The world’s biggest motoring extravaganza, the Frankfurt International Motor Show, recently previewed squadrons of exciting new electric cars.
There’s undoubtedly an affordable electric car in the future for most of us, but meanwhile those prepared to spend a little extra can already enjoy “pollution-free” driving.
Some people say electric cars merely consume their power from a different pollution source – for example, a coal-burning power station instead of fossil fuels – but to me they are like climate-change deniers.
Automotive alternative-energy technology is developing at a dazzling rate and today’s problems will be history tomorrow.
Pure-electric cars have been slower to emerge than hybrids but everything has to start somewhere and I salute those who can afford to be pioneers with cars like the BMW i3.
The i3 runs solely on a battery-powered electric motor. The list price is $63,900 for a four-seat hatchback. The claimed normal range is 160 kms, but you’ll see the charge-meter fall faster than the Chinese stock exchange index if you use much of its lively acceleration and then be marooned without a very long extension lead.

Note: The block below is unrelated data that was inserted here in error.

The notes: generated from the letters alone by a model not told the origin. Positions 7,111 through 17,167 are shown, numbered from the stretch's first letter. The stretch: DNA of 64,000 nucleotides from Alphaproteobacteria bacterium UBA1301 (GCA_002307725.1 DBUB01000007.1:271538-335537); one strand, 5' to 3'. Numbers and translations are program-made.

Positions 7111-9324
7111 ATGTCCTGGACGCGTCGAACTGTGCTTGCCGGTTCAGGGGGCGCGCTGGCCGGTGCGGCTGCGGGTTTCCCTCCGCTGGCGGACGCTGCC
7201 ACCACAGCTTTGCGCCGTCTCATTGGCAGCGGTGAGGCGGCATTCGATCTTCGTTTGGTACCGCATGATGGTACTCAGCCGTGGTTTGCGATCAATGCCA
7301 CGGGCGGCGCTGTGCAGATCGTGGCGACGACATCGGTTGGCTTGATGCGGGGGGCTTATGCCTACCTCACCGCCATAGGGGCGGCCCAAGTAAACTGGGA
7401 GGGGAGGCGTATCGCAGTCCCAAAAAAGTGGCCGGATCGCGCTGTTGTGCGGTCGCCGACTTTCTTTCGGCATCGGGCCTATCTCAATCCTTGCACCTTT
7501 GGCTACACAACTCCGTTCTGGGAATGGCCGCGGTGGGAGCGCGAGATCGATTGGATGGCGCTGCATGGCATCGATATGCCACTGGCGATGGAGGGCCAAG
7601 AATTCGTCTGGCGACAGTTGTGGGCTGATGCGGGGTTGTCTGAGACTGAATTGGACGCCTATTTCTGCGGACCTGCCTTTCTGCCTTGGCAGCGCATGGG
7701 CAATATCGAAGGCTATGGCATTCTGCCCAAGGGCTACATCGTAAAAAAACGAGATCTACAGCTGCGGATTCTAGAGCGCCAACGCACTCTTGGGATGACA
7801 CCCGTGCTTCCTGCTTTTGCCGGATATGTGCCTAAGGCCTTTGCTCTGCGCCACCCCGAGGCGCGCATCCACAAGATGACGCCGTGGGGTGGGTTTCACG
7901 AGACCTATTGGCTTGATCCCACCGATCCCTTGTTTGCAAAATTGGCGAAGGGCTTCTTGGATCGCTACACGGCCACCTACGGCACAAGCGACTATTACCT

An optional version with a motorbike-engine generator is $69,900 and keeps going until you can plug in again.
You’d be lucky if fuel savings made up the price difference from a Corolla in a lifetime, so why buy it? Well, there’s still plenty to like in the i3.
Taking advantage of the freedoms the small electric motor, one-speed transmission and lithium-ion batteries allow, the i3 is a uniquely purpose-built city car that works brilliantly in its environment.
It’s short and tall, with minimal overhangs and doors that both open from the centre pillar for easy access. It has self-parking assistance, navigation and communications features such as internet access, concierge services, real-time traffic information and BMW on-line support and the ability to carry out functions including remotely opening or locking the doors or pre-conditioning the climate control through a smartphone app.
No special controls or techniques are needed to drive the i3, but its characteristics take a little getting used-to – it leaps from rest like a greyhound and powerful engine braking when you lift off will stop without use of the brakes.
It’s not a perfect all-round car, but outstanding as an advanced-technology commuter if you’re willing to pay the price.